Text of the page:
U.S. Trade: Prospects Dimming for TPP?
When there were more than 20 people running for president of the United States, the future of the Trans-Pacific Partnership trade agreement seemed uncertain.
Now that just three candidates remain its defeat is all but certain, unless TPP’s most ardent advocate, who still occupies the Oval Office for another six months, can find a way to move it forward.
Thus far, however, President Obama’s desire to adopt TPP has been thwarted in Congress. The administration may now be pinning its hopes on ratification during the “lame duck” session between the November election and the swearing in of a new President in January.
But as the election approaches it is clear that the candidates from the two political parties don’t agree on much of anything – except their opposition to this one particular agreement.
Hillary Clinton: Once For TPP, Now Against It
The best-case scenario for TPP passage is still the election of Hillary Clinton, who once supported the trade agreement but has since changed her position.
Clinton has supported free trade legislation in the past, and some political analysts believe her reversal on TPP is temporary, after Bernie Sanders mounted a stronger-than-expected challenge from the left wing of her party. Once the acrimony of the primaries is a distant memory, a President Clinton may reconsider TPP, with additions and concessions from other countries that could be used to justify a change of heart.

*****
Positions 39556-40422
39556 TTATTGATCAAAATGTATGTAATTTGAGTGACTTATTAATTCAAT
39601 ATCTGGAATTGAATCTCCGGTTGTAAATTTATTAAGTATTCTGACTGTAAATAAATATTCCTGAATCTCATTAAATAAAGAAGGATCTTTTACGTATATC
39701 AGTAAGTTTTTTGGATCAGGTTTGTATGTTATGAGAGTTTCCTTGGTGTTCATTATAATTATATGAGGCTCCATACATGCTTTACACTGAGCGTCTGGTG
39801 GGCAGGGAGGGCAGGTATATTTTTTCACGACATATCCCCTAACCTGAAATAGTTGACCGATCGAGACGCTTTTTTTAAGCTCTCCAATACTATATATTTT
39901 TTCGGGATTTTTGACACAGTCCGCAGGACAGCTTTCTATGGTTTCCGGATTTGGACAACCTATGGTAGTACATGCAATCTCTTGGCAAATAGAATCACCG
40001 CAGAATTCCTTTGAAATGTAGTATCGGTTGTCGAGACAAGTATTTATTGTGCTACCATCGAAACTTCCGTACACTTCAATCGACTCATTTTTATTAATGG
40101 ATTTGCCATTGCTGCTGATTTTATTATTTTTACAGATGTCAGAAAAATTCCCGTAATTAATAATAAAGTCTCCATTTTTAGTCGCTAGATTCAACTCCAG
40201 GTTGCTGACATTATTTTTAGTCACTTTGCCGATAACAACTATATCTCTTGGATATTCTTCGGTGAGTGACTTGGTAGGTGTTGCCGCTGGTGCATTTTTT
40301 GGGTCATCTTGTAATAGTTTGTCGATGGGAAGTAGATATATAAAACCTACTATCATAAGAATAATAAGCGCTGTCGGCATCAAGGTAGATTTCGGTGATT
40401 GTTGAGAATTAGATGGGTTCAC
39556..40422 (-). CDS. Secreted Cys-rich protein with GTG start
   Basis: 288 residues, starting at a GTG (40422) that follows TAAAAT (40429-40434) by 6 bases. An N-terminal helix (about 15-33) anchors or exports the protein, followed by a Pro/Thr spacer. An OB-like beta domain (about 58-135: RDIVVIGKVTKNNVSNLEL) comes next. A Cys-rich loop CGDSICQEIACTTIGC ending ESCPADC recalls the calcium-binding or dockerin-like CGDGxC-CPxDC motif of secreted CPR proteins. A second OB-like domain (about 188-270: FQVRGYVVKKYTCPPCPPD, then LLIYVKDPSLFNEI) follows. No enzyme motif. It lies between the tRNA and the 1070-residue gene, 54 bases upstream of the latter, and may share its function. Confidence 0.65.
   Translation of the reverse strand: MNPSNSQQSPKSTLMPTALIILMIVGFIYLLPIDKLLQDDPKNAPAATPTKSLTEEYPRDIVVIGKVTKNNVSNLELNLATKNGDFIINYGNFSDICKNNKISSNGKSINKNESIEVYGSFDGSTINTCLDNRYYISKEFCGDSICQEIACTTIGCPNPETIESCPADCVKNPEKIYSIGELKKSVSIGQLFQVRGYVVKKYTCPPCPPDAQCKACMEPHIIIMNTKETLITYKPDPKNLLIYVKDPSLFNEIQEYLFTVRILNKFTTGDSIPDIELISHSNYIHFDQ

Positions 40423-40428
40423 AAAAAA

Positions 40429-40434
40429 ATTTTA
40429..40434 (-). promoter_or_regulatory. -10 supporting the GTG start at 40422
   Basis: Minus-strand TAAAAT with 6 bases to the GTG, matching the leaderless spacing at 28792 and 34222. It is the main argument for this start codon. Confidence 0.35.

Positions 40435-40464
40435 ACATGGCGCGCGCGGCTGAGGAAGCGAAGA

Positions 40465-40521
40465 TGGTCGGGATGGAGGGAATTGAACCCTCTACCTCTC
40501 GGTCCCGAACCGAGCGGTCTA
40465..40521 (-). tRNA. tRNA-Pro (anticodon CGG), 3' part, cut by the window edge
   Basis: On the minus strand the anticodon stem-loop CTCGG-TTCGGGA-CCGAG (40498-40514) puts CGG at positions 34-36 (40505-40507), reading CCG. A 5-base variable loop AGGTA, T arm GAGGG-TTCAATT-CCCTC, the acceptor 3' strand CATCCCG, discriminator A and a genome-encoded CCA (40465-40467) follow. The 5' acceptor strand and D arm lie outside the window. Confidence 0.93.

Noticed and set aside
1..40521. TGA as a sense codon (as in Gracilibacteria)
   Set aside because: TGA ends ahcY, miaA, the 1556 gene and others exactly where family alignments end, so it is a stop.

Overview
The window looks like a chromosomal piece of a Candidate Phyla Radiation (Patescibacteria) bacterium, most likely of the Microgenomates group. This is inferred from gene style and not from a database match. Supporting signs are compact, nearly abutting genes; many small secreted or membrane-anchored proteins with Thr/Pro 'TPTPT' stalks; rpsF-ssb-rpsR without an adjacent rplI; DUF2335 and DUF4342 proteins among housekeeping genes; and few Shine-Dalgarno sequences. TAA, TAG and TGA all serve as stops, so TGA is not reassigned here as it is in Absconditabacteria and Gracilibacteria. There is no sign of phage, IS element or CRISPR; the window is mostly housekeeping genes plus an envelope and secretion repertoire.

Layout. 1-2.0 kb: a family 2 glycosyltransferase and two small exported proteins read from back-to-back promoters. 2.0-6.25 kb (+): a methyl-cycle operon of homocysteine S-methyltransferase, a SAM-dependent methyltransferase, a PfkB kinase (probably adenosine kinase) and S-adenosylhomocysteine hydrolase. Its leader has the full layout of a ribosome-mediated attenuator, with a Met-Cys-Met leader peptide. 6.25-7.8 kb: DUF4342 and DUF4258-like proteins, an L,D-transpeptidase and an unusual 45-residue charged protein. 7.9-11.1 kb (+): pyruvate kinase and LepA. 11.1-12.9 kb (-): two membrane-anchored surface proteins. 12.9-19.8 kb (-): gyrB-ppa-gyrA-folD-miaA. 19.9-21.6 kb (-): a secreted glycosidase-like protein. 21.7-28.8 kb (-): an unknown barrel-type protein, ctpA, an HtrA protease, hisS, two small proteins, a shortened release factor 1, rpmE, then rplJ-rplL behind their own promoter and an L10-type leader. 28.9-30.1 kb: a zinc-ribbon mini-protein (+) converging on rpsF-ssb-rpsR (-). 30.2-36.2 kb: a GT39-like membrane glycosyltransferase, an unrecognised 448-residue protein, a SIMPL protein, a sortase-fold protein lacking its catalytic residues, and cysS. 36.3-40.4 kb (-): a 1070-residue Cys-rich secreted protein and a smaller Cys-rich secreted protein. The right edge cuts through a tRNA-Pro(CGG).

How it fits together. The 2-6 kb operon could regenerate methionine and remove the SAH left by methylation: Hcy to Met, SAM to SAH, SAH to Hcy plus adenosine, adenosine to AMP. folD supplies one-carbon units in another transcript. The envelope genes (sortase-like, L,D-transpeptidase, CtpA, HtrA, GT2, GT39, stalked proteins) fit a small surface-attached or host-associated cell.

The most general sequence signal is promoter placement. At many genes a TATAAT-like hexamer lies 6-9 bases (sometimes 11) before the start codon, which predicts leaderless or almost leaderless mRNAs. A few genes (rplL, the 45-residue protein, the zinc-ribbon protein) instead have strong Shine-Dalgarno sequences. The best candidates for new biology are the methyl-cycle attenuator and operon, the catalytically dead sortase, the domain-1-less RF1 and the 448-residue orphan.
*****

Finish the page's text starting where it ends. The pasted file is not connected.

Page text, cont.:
Bernie Sanders: Protectionist
TPP would never pass in a Bernie Sanders administration, though the likelihood of that electoral outcome is now extremely remote. Sanders has long expressed protectionist positions on U.S. trade, a view also favored by the labor unions that rank among his most enthusiastic supporters. To Sanders, TPP is just more policy to help the rich get richer, especially corporate CEOs and Wall Street investors.
Donald Trump: America First
The Donald Trump position of TPP surpasses opposition on the road to outright contempt. “Our leaders have negotiated terrible deals that are bleeding this country dry,” Trump said before the Iowa caucus. “The TPP is another terrible one-sided deal that rewards offshoring and enriches other countries at our expense.”
While at first this position seems inconsistent with the billionaire businessman’s long-standing support of free trade, Trump has never been confident in the government’s ability to negotiate favorable deals, going back to the North American Free Trade Agreement. He believes TPP would be detrimental to the American middle class, from which much of his support emanates.
Now or Never?
While no one can predict how a future Congress will vote on any legislation, the Obama administration is still pushing for passage in the current House and Senate, where nothing much of anything is getting done or is likely to get done until after the election.
Treasury Secretary Jack Lew and U.S. Trade Representative Michael Froman are leading the full-court press. A Politico article quotes Lew as saying, “The sooner we pass TPP, the sooner we can deliver the benefits of this landmark agreement for American innovators, businesses and workers.”
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